As all these measures are of vital importance to Egyptian water security, the government must implement them in a sustainable manner. Governmental bodies have announcedthat they will pursue large-scale legacy projects such as numerous desalination plants. However, it is equally, if not more, important to tackle endemic issues that have undermined Egypt’s water security, including the inefficiency of its inefficient irrigation infrastructure.
Yet significant improvements in this area will not by themselves offset GERD’s impact, let alone the broader water supply problems Egypt confronts. Cairo also needs to engage in regional diplomacy.
There are signs that Egypt has (wisely) decided to focus its diplomatic negotiating strategy on the period in which Ethiopia is filling the dam’s reservoir. It is in Cairo’s interest that Addis Ababa take as long as possible to complete this process, buying time to pursue domestic reforms and bring new desalination and water treatment plants online.
In this, Egypt will have to contend with pressure to reap the benefits of the dam from within Ethiopia. Sudan’s role is another factor that complicates the strategy. Although the country is also a beneficiary of the Nile’s downstream flow (as per the 1959 treaty), it has supported Ethiopia’s construction of GERD – much to Egypt’s consternation. A recent rise in tension between Egypt and Sudan over other issues, including a territorial dispute in the Hala’ib Triangle, may hamper Cairo’s efforts to gain support from Khartoum.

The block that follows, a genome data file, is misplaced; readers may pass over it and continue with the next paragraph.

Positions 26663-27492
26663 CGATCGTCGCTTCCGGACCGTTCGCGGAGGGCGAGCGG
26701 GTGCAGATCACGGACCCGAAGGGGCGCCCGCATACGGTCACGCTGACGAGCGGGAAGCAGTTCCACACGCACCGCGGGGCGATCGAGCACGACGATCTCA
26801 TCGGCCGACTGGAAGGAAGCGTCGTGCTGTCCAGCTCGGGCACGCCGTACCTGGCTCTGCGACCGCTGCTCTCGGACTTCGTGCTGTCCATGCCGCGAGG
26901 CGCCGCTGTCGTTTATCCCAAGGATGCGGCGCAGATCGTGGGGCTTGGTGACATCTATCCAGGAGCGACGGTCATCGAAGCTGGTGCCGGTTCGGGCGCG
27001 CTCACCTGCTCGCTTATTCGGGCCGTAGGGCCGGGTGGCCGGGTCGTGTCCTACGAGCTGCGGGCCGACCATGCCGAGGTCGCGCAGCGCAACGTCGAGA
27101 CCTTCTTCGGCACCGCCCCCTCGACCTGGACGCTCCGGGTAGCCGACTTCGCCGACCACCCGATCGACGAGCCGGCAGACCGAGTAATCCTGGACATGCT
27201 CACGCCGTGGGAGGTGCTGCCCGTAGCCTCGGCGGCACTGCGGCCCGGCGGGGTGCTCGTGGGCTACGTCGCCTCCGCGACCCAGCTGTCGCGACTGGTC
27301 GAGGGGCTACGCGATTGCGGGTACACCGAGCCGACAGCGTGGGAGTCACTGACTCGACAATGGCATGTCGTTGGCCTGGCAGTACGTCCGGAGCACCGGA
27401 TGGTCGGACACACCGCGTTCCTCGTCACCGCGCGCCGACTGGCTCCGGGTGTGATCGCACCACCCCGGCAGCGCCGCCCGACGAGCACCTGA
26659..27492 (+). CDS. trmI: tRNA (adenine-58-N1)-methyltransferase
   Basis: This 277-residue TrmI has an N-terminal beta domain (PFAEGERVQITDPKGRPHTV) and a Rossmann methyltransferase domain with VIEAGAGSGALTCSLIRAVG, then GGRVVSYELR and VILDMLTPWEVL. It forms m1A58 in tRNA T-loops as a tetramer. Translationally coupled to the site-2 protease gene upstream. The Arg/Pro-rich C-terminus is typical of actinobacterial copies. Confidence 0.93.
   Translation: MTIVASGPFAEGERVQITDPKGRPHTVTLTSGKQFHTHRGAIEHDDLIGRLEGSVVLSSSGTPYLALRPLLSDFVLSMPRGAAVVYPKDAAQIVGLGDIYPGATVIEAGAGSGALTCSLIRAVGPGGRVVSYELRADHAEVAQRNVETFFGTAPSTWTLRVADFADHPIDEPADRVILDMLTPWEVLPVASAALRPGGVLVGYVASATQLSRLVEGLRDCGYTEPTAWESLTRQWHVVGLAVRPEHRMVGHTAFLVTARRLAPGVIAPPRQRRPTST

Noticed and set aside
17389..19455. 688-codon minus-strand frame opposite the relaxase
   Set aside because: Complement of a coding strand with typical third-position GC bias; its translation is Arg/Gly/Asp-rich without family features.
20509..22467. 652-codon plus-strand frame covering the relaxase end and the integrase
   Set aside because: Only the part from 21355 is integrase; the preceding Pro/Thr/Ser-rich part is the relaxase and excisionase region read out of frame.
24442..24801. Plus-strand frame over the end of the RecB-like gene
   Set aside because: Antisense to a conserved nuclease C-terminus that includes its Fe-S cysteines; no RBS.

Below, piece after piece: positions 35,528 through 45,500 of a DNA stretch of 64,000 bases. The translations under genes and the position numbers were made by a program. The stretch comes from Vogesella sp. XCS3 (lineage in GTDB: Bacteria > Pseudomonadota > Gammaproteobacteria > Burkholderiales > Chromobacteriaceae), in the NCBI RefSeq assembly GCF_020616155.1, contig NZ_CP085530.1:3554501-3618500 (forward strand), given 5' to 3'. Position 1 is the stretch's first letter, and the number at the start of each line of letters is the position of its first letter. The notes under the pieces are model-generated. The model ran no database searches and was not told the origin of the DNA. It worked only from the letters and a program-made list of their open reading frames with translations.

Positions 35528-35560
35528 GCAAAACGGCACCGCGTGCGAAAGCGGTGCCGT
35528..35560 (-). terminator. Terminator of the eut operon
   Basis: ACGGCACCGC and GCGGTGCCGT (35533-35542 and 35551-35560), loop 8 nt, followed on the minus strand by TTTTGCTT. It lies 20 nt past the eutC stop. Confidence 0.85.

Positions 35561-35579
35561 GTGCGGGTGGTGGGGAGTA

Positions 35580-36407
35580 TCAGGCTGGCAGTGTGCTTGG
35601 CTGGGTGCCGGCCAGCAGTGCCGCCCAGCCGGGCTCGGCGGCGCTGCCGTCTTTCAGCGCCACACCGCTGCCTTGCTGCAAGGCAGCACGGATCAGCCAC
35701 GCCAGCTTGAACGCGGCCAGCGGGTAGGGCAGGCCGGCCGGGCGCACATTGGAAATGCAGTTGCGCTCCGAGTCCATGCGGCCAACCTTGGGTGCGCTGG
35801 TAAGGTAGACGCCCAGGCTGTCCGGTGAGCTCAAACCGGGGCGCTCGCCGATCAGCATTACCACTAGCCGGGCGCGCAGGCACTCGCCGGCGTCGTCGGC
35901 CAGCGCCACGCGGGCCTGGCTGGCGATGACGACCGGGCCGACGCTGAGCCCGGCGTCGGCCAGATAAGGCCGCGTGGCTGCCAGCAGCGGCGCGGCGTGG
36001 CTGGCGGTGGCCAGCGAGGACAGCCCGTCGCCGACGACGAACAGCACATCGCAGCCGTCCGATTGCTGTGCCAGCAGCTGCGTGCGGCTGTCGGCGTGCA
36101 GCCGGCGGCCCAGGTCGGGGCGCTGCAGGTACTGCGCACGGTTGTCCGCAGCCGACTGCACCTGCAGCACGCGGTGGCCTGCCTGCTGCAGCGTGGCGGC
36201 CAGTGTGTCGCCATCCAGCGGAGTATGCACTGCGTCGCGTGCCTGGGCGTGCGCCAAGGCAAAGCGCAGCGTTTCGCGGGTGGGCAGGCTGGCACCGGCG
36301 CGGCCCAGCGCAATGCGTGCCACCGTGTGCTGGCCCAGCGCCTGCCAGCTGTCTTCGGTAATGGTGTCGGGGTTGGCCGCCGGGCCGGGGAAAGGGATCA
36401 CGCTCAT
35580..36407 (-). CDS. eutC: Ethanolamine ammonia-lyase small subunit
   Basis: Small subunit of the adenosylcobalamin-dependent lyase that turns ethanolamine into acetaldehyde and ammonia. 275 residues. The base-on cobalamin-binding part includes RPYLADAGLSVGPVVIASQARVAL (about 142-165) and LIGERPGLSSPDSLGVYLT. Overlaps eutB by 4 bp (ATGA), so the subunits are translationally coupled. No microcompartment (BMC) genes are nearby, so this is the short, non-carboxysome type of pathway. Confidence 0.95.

Nonetheless, it is imperative that Egypt maintains its current diplomatic momentum by pushing for a multilateral water management arrangement with Sudan and Ethiopia. Agreements between the three countries signed in May 2018, which build on the tripartite 2015 deal, provide the basis for broader cooperation, particularly in their call for regional infrastructure investment funds. As the countries face many of the same challenges, a joint regional approach to combating water scarcity and the instability it creates could be mutually beneficial.
Egypt should endeavour to defuse any conflict arising in negotiations over these challenges, because it has the most to lose. Moreover, it should envision ways to move beyond an immediate response to GERD and establish a framework for long term cooperation. It is here that the involvement of the EU can be most valuable, providing direct mediation, indirect technical support, and neutral oversight of countries’ fulfilment of agreements. Egypt’s current diplomatic drive also provides an opportunity to rework outdated treaties and construct a more robust regional framework that can meet future water security challenges. Given the threat it now faces, the country must take the lead in such efforts.

Friday, June 8, 2018

Egypt's Options to Counter Ethiopia's Grand Dam Run Dry- stratfor.com

Highlights
§  The Grand Ethiopian Renaissance Dam, a critical component of Addis Ababa's economic development strategy, will provide ample electricity for the country's 100 million citizens.
§  Despite Egypt's long hostility to the project, Ethiopia will soon complete the dam, underscoring the shifting balance of power from Cairo to the upstream states of Sudan and Ethiopia.
§  Cairo's weak hand and inability to gain sufficient leverage over Addis Ababa will force it to coordinate dam operations if it wishes to have input on future Nile River projects.